Judge Brett Kavanaugh’s confirmation as a Supreme Court justice would have major implications for the future interpretation of the Constitution, public policy in many areas and even the fate of U.S. democracy.
It probably won’t have much impact on the 2018 midterm elections.
For starters, it’s difficult to believe that anyone would switch their vote in U.S. Senate elections, much less U.S. House, gubernatorial, or other downballot races because President Donald Trump nominated Kavanaugh rather than someone else. Americans don’t normally vote based on policy. They certainly don’t vote on the differences between two conservative judges. Most voters won’t pay much attention to the court pick unless something very unusual happens in the confirmation process.
That doesn’t mean the nomination can’t have any effect.
Turnout is a major factor in elections, especially midterms. The effects can be huge if one party’s voters are fired up, and the other party’s supporters are indifferent, even if no one changes their vote. Democrats have a major enthusiasm advantage since the 2016 election. I’m not convinced that a confirmation fight would change that much, and I’m not willing to believe it would matter if Trump nominated someone other than Kavanaugh. No matter who Trump picked from his original list, most visible Republicans and Republican-aligned media outlets were going to be enthusiastic, and most visible Democrats and Democratic-aligned media were going to be intensely opposed. Voters will take their cues from them.
It’s also possible that there could be priming, or agenda, effects. If reporters are talking about a Supreme Court confirmation fight, they won’t be talking as much about something else. Given that the president remains unpopular, that could be a small advantage for Republicans.
Beyond the initial news of the nomination, however, it’s not easy to predict what the media will be discussing or how. Democrats will want to keep the focus on health care and other policy areas where they poll well; Republicans will want the opposite. Democrats will likely trot out evidence that Kavanaugh was very partisan before he became a judge; Republicans will emphasize, as they did in Trump’s rollout at the White House, that the nominee is well-qualified and that he’s a sports-loving, charity-performing, patriot. Most likely, Kavanaugh will say very little during his confirmation hearings, and any agenda effects will be minimal.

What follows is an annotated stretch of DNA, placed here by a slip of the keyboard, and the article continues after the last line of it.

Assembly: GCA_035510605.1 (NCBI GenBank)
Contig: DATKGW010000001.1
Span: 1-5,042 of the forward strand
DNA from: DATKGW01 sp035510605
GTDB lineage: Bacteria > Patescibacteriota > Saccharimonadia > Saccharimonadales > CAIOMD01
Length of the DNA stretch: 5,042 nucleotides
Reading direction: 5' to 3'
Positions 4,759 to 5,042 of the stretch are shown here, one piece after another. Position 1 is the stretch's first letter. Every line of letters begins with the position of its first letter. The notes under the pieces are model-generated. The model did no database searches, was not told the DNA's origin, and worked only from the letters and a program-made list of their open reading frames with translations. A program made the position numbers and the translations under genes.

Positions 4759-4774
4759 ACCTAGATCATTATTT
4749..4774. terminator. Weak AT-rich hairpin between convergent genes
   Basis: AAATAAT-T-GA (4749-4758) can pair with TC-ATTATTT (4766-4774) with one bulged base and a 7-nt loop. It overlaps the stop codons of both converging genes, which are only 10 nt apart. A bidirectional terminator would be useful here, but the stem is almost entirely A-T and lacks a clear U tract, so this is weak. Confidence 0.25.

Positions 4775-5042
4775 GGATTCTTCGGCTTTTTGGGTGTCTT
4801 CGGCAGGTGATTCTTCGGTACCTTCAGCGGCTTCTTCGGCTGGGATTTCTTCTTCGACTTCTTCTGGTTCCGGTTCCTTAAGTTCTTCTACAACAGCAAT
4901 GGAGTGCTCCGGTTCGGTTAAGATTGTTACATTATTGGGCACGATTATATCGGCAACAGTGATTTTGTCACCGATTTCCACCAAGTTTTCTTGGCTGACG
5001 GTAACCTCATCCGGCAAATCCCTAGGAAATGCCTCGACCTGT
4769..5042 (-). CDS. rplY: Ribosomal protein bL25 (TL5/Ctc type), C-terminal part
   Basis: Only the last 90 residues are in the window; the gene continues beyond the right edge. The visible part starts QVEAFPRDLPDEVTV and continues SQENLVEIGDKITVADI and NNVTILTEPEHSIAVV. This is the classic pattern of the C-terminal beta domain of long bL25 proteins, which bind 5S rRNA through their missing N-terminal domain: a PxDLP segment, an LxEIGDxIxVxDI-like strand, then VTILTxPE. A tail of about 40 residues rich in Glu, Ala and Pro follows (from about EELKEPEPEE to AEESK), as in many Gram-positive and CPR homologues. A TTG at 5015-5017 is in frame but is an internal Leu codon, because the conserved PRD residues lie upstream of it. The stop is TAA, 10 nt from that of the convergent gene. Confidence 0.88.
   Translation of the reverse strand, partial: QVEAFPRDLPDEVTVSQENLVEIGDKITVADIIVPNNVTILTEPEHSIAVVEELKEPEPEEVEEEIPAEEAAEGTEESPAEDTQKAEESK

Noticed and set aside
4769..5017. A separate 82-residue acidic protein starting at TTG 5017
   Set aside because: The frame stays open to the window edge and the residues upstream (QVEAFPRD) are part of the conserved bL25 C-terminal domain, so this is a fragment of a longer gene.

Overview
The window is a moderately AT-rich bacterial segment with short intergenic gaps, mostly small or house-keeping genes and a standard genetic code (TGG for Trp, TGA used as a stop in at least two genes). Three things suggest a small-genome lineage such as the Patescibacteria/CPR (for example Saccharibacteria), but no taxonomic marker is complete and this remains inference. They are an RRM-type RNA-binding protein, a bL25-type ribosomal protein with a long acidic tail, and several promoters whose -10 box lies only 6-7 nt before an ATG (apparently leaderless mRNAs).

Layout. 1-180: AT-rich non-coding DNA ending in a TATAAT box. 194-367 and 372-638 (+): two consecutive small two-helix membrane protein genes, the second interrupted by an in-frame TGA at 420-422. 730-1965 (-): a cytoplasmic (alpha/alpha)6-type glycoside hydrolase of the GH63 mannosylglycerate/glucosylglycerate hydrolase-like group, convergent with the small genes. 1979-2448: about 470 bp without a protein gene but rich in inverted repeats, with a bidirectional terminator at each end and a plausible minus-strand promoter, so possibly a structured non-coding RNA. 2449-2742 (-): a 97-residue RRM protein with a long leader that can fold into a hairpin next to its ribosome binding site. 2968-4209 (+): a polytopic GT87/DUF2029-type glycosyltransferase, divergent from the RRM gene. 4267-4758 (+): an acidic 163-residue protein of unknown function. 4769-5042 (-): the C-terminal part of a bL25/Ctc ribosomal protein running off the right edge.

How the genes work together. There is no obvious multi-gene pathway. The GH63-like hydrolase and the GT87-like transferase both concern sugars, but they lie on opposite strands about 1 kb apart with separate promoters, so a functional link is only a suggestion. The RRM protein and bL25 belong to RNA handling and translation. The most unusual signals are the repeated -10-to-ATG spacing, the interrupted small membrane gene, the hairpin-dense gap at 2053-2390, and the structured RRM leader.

Then there’s the possibility that a handful of Senate contests will be directly affected because incumbents will have to vote on the nomination. That may be overstated. Yes, Democratic senators in Republican states such as Indiana’s Joe Donnelly, North Dakota’s Heidi Heitkamp and West Virginia’s Joe Manchin will have another tough vote to take (as will, I suppose, Republican Senator Dean Heller from Nevada). But they’ve had to take a lot of tough votes in the past, and most voters don’t base their decision on that sort of thing.
And anyway, if Kavanaugh performs well in his hearing and doesn’t generate any unexpected controversy, he’ll likely win the support of all 50 Senate Republicans (with John McCain unavailable), meaning that Democrats who fear electorate retribution could wind up supporting the judge. In the less likely event that Kavanaugh proves so unpopular that he loses the support of one or more Republican, then voting against him probably won’t be a real problem even for Democratic senators in Republican-leaning states.
The most important thing to remember is that other events will push the court battle off the front page most days until confirmation. That happens even during slow news days, and there haven’t been many of those recently.
And with a vote expected as early as the first half of September, it’s likely that even a very contentious nomination will be forgotten by Election Day by all except the most solid partisans — and their votes aren’t up for grabs.
Jonathan Bernstein is a columnist for Bloomberg News.